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Oil-friendly Texas also gives a howdy to renewables
Texas is the third-friendliest state for renewable energy, rising in the biannual Ernst & Young ranking because of improvements to transmission lines that carry wind-generated power across the state. Fuel Fix
Submitted 2 years 251 days ago

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Florida will pay Medicaid docs at new Obamacare rate
Starting Jan. 1, Florida will start paying Medicaid primary care doctors at new, higher rates required by the federal Affordable Care Act, a state spokeswoman said Tuesday. Shelisha Coleman, spokeswoman for the state Agency for Health Care Administration, said some budgetary details need to be worked out with the Legislature and the governor’s office, but there was no question that payments will be made. Miami Herald
Submitted 2 years 251 days ago

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Flying? These 6 tips could ease the way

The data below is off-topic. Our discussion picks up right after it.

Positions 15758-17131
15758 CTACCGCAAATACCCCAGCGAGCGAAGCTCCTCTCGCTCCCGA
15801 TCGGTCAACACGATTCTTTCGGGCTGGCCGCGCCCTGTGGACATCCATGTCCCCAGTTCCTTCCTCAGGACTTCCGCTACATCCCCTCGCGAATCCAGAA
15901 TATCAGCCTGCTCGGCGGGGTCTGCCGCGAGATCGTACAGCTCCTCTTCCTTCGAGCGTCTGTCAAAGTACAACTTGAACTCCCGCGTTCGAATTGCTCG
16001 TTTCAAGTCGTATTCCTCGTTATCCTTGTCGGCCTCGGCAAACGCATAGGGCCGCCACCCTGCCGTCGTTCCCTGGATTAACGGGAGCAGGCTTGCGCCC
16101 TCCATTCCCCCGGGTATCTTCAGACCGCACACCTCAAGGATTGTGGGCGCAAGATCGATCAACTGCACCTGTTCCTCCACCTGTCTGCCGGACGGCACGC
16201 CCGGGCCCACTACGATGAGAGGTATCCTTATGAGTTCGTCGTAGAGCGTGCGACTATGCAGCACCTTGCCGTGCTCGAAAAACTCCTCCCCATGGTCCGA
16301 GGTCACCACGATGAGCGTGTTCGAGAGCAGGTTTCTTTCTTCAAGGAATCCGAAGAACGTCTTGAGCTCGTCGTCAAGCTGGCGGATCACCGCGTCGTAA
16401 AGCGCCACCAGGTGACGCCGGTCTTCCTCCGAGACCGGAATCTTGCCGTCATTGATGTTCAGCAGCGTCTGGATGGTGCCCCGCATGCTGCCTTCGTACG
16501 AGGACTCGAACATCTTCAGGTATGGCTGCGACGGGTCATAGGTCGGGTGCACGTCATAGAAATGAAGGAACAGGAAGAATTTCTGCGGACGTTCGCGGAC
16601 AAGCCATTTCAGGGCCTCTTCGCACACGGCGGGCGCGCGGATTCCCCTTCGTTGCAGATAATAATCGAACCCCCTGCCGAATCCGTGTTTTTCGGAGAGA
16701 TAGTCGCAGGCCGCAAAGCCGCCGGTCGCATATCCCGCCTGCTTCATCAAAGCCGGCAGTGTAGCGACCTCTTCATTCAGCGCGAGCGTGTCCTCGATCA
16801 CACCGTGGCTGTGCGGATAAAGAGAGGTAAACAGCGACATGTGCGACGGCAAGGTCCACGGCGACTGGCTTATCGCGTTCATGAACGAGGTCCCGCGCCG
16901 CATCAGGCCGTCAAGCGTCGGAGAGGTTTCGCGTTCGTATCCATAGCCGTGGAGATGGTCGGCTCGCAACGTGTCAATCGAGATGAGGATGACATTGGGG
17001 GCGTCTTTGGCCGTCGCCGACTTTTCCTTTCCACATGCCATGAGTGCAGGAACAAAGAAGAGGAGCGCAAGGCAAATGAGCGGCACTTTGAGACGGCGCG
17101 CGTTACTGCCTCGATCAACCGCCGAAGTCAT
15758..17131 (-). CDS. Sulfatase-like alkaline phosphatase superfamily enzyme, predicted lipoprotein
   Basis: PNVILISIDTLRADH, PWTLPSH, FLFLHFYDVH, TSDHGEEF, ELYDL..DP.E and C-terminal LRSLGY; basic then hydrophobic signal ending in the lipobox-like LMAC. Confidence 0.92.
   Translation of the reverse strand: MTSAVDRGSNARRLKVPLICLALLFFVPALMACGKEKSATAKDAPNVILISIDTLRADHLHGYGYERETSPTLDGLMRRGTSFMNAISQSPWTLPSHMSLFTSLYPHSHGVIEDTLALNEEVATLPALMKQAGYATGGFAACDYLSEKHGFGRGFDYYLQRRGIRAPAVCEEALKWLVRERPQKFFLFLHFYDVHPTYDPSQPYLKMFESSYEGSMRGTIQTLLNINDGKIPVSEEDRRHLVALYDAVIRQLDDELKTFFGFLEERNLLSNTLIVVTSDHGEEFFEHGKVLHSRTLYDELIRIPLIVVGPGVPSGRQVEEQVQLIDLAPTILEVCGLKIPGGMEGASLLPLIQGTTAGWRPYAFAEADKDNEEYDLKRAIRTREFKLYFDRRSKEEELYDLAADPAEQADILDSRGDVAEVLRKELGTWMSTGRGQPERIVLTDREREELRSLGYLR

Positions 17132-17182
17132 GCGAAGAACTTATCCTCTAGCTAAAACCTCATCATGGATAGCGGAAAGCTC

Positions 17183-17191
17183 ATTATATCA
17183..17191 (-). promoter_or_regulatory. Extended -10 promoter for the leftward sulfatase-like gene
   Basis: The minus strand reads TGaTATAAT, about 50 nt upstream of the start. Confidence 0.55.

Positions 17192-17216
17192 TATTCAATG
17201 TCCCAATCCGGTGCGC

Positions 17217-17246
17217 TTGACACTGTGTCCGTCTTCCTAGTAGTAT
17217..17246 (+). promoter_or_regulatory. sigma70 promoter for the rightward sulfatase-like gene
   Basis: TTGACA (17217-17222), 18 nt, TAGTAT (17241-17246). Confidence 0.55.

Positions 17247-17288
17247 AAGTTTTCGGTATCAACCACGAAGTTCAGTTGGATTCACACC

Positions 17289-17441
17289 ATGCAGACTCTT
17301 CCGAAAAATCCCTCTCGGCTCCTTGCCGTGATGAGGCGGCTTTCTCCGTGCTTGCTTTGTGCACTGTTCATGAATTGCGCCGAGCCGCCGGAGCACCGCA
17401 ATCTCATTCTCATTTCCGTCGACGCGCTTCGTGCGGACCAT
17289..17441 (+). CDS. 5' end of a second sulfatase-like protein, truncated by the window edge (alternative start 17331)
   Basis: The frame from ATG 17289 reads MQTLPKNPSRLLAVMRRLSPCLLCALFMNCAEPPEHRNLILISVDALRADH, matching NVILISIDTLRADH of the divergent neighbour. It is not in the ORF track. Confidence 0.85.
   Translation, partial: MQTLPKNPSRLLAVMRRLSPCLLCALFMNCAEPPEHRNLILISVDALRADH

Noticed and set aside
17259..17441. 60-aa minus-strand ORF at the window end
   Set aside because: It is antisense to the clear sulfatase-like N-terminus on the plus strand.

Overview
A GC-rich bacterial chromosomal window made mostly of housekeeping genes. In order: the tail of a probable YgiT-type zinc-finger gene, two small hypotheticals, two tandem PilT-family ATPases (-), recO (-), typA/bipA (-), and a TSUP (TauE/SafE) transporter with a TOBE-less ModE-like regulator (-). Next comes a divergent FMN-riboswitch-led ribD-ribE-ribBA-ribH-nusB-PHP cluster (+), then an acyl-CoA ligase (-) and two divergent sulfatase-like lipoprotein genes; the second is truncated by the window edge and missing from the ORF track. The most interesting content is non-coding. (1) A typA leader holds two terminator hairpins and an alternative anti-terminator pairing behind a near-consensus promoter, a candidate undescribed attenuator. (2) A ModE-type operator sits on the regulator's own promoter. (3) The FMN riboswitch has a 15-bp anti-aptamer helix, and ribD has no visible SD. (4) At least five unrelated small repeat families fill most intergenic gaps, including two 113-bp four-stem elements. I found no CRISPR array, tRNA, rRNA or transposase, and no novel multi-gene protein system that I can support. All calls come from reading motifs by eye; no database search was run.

It’s a busy day-before-Thanksgiving at Charlotte-Douglas International Airport, but no major problems are being reported at mid-morning Wednesday for air travelers. More than 25,000 travelers are expected to fly in and out of the airport today, on the day before Thanksgiving. Charlotte Observer
Submitted 2 years 251 days ago

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Steffy: Indictments create new worries for offshore workers
The heliport in Houma, La., is much like other airports this time of year. Travelers bustle about the terminal, checking bags and shuffling through metal detectors. Fuel Fix
Submitted 2 years 251 days ago

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Probe looks to “hot work” in fatal offshore fire
WASHINGTON — Initial investigations of the lethal explosion at an oil production platform in the Gulf of Mexico are focusing on the possibility that a torch ignited flammable materials on the site. Fuel Fix
Submitted 2 years 251 days ago

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SEC Championship: The toughest ticket in town
If Georgia fans thought it was difficult for the Bulldogs to play their way into the SEC Championship game, wait until they try to get into the Georgia Dome to watch it. Never easy to come by, seats for the Dec. 1 title game between UGA and Alabama have already become the toughest ticket in town. As longtime UGA season-ticket holder Jeff Solomon found out last year, whether you have a team in the title game or not, scoring a seat is an ordeal. Even some of the most generous benefactors don’t get prime seats. AJC.com
Submitted 2 years 251 days ago